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Roll ‘Bama Roll Reading Room: Jemele Hill, “Uphill: A Memoir”

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Photo by: Charles Sykes/Bravo via Getty Images

Grudge: The Autobiography

Let me begin a review of this memoir with some praise. A teaspoon of sugar helps the medicine go down.

As I’ve known from her many appearances on Memphis sports radio (and certainly earlier in her career), Jemele Hill can be engaging, entertaining, insightful. She has a distinctive voice; she is fearless in many respects. She certainly is divisive. She did not get where she is out of some misplaced sense of tokenism, or whatever talking point may be floating around about her qualifications. She did overcome a decent amount of adversity growing up. When she sticks to analysis, particularly of the NBA, she is whip-sharp. But that is not a surprise: She is well-educated, bright, combative, a reasonably proficient writer…

All of that said, this tedious exercise of a memoir was better served as part of some self-reflective journaling or being fleshed out with a therapist. Because of her many positive traits (and love her or hate her, they are there), one gets the impression that Ms. Hill is not the most introspective person you’ll encounter.

“Uphill: A Memoir” is more properly called “Anger: An Autobiography” or “Revanchism After Making Life Harder on Myself.” Lost is Hill’s distinctive voice, notably absent is any sort of humor or charm. We are instead treated to a monotone slog of simmering rage and weltzschmerz on one hand, and triumphalism on the other. And often they appear within the same chapter and life event.

Every good thing in Jemele’s life is the product of her labor. Nothing can be about catching a break, a good judgment call, or even plain ole’ dumb luck: those things that make people truly successful. Meanwhile everything bad or adverse, every struggle, every setback is solely the product of external forces: some Shadowy They which conspires to keep black women down. The resentment over every grievance, real or perceived, no matter how consequential, is honed to a razor’s edge by a seething anger that leaps off the page…and the next page…and the next.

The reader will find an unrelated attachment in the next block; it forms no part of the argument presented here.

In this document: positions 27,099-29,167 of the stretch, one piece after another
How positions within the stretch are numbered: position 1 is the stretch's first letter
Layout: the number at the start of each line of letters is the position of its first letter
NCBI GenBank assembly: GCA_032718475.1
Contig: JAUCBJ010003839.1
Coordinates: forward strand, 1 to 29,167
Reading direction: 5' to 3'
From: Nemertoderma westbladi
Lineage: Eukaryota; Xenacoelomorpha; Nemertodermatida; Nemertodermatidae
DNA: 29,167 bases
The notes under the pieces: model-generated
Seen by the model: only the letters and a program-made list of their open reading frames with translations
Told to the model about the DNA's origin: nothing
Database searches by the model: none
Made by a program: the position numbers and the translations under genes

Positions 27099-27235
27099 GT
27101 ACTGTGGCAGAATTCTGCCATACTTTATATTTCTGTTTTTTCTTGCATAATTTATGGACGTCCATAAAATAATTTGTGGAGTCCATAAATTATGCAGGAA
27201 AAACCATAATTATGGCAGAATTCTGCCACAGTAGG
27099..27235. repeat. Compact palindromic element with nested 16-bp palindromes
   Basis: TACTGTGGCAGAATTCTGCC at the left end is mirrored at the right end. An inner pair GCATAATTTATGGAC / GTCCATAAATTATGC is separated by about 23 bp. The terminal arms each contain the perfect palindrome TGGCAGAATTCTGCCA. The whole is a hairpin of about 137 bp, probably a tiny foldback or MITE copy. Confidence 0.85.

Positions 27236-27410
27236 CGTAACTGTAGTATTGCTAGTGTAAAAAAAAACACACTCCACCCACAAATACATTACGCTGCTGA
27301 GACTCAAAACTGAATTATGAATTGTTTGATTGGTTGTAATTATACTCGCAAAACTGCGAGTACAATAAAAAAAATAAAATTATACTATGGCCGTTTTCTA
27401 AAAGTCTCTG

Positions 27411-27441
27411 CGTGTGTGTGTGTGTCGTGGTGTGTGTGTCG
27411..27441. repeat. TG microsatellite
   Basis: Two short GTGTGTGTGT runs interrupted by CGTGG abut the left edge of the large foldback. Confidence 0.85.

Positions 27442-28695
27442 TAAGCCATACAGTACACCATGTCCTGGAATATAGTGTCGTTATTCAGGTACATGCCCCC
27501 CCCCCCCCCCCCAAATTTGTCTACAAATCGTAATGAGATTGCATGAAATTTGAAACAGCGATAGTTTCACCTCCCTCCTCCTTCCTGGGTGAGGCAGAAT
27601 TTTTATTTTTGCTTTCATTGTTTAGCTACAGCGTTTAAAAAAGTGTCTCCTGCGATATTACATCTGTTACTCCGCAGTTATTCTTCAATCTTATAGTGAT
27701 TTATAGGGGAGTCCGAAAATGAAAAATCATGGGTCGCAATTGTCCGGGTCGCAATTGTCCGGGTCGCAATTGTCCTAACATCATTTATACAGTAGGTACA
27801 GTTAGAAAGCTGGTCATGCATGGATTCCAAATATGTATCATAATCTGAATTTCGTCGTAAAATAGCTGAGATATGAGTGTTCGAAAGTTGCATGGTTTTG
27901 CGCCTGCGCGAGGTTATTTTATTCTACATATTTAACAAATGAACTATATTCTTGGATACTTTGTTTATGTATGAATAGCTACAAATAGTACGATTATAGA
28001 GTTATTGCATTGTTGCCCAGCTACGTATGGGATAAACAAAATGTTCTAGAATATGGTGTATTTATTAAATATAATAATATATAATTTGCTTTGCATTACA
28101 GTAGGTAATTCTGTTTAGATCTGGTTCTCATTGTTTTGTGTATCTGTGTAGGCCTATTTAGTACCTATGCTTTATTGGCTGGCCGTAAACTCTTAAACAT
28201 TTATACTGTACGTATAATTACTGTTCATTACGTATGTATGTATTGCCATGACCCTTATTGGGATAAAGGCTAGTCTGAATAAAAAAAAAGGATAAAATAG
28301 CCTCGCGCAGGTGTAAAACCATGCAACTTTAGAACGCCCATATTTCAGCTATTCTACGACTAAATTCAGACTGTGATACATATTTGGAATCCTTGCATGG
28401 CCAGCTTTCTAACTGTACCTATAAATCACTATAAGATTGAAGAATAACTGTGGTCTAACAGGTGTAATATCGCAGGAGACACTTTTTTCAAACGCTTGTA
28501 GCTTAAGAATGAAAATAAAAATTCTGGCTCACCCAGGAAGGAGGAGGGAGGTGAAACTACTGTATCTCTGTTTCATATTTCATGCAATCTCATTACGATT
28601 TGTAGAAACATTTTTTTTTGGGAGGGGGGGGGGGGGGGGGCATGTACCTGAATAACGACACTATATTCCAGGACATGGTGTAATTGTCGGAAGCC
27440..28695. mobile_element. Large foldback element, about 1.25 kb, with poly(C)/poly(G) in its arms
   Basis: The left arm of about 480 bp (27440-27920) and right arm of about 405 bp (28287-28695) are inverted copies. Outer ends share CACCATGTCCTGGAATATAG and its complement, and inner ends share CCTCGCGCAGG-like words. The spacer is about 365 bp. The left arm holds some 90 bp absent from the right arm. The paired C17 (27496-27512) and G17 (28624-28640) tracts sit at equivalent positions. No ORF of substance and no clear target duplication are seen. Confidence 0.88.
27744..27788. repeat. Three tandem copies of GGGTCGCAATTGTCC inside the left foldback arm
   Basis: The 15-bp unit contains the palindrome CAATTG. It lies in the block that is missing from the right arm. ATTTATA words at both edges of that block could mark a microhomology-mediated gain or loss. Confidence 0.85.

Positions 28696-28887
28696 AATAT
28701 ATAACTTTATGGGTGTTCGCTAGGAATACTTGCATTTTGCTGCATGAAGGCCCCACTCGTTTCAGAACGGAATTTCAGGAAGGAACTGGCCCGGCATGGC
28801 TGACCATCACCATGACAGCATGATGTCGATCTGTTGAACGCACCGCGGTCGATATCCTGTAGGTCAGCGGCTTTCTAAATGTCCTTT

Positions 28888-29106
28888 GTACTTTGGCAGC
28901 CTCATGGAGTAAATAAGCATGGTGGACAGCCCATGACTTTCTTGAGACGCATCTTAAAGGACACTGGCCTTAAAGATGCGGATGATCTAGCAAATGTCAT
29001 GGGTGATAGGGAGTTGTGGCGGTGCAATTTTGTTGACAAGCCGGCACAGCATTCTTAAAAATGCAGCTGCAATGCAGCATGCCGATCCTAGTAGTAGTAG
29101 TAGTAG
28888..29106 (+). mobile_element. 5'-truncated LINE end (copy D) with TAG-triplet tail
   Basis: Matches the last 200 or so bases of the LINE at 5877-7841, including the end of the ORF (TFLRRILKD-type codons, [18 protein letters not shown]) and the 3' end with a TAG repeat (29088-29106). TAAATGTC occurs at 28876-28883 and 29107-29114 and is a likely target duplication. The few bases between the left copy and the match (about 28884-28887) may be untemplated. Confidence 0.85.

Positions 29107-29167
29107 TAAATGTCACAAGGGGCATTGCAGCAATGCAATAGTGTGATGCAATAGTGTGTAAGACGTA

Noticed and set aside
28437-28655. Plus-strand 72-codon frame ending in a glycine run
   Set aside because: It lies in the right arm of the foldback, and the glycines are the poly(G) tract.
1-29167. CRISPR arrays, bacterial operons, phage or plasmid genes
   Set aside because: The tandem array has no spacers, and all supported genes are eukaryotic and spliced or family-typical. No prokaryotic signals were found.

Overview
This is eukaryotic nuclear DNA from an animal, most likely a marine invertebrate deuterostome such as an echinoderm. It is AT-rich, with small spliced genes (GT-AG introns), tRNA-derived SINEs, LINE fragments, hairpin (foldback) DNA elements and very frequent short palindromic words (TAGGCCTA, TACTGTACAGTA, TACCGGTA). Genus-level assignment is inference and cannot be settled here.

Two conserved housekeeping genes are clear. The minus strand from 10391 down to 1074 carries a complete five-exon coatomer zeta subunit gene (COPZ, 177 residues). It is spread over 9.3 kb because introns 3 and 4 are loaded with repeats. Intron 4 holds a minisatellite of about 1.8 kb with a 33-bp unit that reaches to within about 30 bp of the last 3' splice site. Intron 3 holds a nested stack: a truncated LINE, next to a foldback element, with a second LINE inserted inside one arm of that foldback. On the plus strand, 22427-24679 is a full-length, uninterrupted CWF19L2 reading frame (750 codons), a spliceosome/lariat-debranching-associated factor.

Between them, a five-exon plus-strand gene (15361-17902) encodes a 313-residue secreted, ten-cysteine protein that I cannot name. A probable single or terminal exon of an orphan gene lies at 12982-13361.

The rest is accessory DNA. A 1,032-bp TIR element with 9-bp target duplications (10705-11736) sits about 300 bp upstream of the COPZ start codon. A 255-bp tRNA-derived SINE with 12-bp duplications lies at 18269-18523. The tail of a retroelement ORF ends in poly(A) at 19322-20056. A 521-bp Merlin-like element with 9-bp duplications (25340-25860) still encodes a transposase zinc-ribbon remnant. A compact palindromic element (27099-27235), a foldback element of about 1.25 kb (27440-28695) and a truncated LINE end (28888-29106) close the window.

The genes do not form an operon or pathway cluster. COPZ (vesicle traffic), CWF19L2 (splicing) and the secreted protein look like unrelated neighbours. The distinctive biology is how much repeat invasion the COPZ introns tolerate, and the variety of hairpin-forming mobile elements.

If you are generally sympathetic to Ms. Hill, then this will be preaching to the choir. If you dislike Ms. Hill, then it will confirm your worst suspicions — a self-pitying Twitter thread manifest into hardcover form.

But for my part, I was left wondering after each passage: Is this the real Jemele Hill? Or is the one I know from her days of less notoriety the real Jemele Hill? They cannot both be the same person.

Ms. Hill, allow me to use some religious imagery here: I’m not going to be a Buddhist and suggest that life is a poor and transient thing, where all is ephemeral and marked by suffering. I will, instead, look towards the Christian teachings of grace: suffering may occur, but it is part of our renewal; sometimes it has a purpose, but it is up to us to find the meaning in that fight. As a devout Christian, you should know that whether you let your life be defined by suffering or by grace is totally up to you.

As for readers, you can guess pretty well what you’re getting here in advance. Read it if you like her; don’t if you aren’t. But even if you are a Jemele Hill fan, be aware that even to her admirers it is offputting after 256 pages.

Uphill: A Memoir, Jemele Hill: ISBN 1250624371. Henry Holt and Co. (October 25, 2022) is available online and at most major retailers.

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